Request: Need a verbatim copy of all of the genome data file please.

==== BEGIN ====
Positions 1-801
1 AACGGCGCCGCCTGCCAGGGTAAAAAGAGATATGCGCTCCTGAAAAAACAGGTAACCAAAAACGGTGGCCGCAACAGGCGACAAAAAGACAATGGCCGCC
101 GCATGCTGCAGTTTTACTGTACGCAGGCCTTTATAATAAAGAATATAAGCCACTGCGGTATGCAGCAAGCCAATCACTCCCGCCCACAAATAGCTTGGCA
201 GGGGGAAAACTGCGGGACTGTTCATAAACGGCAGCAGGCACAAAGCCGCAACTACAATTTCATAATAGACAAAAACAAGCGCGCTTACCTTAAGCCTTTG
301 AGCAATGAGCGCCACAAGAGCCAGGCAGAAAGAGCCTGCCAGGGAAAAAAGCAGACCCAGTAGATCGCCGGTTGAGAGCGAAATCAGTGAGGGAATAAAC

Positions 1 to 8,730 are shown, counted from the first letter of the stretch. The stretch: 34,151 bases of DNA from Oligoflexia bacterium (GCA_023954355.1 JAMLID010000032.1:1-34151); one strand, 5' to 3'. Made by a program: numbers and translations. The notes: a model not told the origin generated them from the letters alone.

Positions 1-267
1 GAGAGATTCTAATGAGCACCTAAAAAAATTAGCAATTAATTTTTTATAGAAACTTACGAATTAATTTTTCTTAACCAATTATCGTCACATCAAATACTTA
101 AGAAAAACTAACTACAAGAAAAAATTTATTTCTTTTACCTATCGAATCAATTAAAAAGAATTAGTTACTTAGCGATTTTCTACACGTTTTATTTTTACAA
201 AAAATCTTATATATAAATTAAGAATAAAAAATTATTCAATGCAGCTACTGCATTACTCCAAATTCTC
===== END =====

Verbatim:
Positions 1-801
1 AACGGCGCCGCCTGCCAGGGTAAAAAGAGATATGCGCTCCTGAAAAAACAGGTAACCAAAAACGGTGGCCGCAACAGGCGACAAAAAGACAATGGCCGCC
101 GCATGCTGCAGTTTTACTGTACGCAGGCCTTTATAATAAAGAATATAAGCCACTGCGGTATGCAGCAAGCCAATCACTCCCGCCCACAAATAGCTTGGCA
201 GGGGGAAAACTGCGGGACTGTTCATAAACGGCAGCAGGCACAAAGCCGCAACTACAATTTCATAATAGACAAAAACAAGCGCGCTTACCTTAAGCCTTTG
301 AGCAATGAGCGCCACAAGAGCCAGGCAGAAAGAGCCTGCCAGGGAAAAAAGCAGACCCAGTAGATCGCCGGTTGAGAGCGAAATCAGTGAGGGAATAAAC

Positions 1 to 8,730 are shown, counted from the first letter of the stretch. The stretch: 34,151 bases of DNA from Oligoflexia bacterium (GCA_023954355.1 JAMLID010000032.1:1-34151); one strand, 5' to 3'. Made by a program: numbers and translations. The notes: a model not told the origin generated them from the letters alone.

Positions 1-267
1 GAGAGATTCTAATGAGCACCTAAAAAAATTAGCAATTAATTTTTTATAGAAACTTACGAATTAATTTTTCTTAACCAATTATCGTCACATCAAATACTTA
101 AGAAAAACTAACTACAAGAAAAAATTTATTTCTTTTACCTATCGAATCAATTAAAAAGAATTAGTTACTTAGCGATTTTCTACACGTTTTATTTTTACAA
201 AAAATCTTATATATAAATTAAGAATAAAAAATTATTCAATGCAGCTACTGCATTACTCCAAATTCTC